Idris Elba talks US racism as 'Concrete Cowboy' rides into Toronto
LOS ANGELES, Sept 14 — Its biggest star is British, and its director is white.
But Concrete Cowboy, a critically acclaimed new film about at-risk black youths and horse owners in urban Philadelphia, offers a poignant message at a time of mass anti-racism protests in the United States, Idris Elba said yesterday.
The film follows a young black man (Caleb McLaughlin of Stranger Things) who returns to an impoverished Philadelphia ghetto. He must choose between a life of crime and the close-knit horse-rearing community of his estranged father (Elba.)
“It was incredibly important to us... that we tell this story of the fork in the road that you can take as a young man in this country,” Elba told the Toronto film festival, when asked about US anti-black police violence in an online talk.
“America didn't change overnight. These are issues that have been going on for a long time — even where I'm from in England where there's a huge knife-crime problem,” added the London-born star.
Director Ricky Staub stumbled upon the story, adapted from a novel, after spying a black cowboy riding a horse and a bright-red, decked-out buggy down the street outside his Philadelphia office window.
As characters in the film discuss, black cowboys were widespread but have been whitewashed out of history by Hollywood, and black urban riding clubs remain a proud if little-known tradition.
Lee Daniels, best known for directing the Oscar-winning Precious, admitted he was “shocked” to learn Staub was white, and initially declined to produce the project.
“For a quick minute... you had to really think about it, because I was out,” he said. “And then I thought, I prayed, and I was... 'this is ridiculous, I'm in! This cat knows what he's doing.'
“And so then I opened myself up to him.”
Reportedly shot for less than US$10 million (RM41.5 million), the movie premiered in Toronto yesterday.
Reviews praised an “astonishing street-level debut” for shining a light on a unique but fading subculture by using real-life “urban cowboys” as actors.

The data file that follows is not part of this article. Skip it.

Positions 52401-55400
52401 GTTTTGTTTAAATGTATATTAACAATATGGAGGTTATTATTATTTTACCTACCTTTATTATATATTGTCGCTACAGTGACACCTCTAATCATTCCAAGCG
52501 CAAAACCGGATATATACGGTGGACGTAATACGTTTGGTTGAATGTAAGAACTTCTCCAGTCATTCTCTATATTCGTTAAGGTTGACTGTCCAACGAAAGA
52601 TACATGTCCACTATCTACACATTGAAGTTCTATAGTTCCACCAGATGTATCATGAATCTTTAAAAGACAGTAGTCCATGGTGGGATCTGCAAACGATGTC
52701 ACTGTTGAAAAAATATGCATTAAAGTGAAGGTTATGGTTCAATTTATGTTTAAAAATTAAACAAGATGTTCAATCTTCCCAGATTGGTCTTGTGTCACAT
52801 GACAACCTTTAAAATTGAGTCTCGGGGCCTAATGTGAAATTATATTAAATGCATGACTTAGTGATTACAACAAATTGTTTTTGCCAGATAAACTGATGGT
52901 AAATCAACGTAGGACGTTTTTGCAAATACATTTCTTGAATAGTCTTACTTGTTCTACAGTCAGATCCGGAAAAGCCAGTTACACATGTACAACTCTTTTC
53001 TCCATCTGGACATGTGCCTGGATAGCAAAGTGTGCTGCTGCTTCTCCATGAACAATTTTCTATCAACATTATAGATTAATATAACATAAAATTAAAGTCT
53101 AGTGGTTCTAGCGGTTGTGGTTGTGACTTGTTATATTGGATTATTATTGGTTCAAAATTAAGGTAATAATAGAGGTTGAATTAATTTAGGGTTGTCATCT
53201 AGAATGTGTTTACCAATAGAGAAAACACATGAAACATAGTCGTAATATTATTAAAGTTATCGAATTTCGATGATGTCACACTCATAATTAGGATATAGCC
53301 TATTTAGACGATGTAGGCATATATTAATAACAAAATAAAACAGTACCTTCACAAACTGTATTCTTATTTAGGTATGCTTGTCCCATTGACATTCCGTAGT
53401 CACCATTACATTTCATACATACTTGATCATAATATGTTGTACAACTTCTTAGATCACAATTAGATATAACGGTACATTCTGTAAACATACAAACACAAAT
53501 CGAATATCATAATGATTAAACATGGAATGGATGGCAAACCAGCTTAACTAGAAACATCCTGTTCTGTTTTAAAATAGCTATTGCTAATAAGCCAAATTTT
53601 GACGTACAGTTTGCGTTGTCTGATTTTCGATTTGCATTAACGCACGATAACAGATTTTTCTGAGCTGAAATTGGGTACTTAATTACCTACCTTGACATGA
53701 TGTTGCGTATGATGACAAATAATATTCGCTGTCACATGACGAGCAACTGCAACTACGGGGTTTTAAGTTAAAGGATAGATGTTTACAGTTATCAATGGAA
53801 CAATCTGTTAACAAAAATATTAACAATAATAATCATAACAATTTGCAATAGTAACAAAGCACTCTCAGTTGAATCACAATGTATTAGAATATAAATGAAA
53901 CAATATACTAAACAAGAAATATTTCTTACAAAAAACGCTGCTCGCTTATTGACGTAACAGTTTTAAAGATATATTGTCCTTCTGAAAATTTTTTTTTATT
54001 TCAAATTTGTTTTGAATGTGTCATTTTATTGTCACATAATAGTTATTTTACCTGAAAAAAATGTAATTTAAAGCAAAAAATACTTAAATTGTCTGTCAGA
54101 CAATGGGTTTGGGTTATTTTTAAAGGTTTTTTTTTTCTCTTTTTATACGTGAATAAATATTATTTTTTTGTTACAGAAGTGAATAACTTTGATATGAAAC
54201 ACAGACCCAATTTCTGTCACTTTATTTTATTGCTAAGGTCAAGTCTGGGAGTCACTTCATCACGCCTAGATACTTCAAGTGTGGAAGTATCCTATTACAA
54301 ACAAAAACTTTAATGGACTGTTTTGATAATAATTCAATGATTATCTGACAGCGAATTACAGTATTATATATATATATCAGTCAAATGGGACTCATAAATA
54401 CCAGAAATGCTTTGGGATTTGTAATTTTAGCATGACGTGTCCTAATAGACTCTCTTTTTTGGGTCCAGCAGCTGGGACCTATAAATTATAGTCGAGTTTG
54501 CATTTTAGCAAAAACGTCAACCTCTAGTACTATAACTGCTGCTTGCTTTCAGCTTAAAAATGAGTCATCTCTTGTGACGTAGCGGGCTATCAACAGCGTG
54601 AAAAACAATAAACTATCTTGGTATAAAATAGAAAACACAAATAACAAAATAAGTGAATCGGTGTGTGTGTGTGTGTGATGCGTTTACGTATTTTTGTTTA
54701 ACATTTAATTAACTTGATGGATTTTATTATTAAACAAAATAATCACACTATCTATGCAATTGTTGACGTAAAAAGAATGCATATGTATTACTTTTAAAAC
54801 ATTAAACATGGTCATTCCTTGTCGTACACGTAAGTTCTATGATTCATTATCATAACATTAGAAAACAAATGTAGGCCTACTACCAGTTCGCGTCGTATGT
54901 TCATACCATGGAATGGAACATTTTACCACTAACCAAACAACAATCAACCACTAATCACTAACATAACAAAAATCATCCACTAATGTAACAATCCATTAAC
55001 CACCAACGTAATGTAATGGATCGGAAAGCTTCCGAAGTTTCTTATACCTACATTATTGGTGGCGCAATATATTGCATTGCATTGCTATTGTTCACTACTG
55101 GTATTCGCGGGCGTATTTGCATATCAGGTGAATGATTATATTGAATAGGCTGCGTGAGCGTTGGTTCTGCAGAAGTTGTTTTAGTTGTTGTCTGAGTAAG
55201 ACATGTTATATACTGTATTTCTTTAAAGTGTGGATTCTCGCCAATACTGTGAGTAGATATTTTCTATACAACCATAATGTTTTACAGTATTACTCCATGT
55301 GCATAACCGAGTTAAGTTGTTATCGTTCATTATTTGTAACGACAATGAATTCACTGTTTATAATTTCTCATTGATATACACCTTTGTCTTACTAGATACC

Elba himself had to overcome a severe horse allergy to film the movie.
“I'm hoping that as a result... people look back at their communities and respect the role that communities play in young men's lives, young people's lives,” said Elba, who played a Baltimore slum drug boss to massive acclaim in television's The Wire.
“Because oftentimes it takes a village.”
Another film to use non-actors playing themselves — Nomadland, about America's fleet of aging, itinerant van-dwellers, starring Frances McDormand — screened in Toronto and scooped the Venice festival's top prize earlier this weekend.
Saoirse Ronan (Lady Bird and Little Women) yesterday discussed another potential Oscar contender that premiered in Toronto — Ammonite, in which she stars opposite Academy Award winner Kate Winslet.
The film was inspired by the real life of British fossil-gathering paleontologist Mary Anning (Winslet) and depicts a lesbian relationship with a grieving mother (Ronan) in 19th-century England.
The follow-up to director Francis Lee's God's Own Country moves at a gentle pace, but has received a number of rave reviews, with one Hollywood Reporter critic left unable to “think of a single aspect that could be improved upon.”
“It takes so much time and care and patience to find the beauty in something and the strength of something — and that is what these two women sort of do for one another,” said Ronan, drawing parallels between searching for ammonite and love.
She added: “It's a very delicate movie.”
Toronto, North America's biggest film festival, is taking place mainly online this year due to the coronavirus pandemic. It runs until September 20. — AFP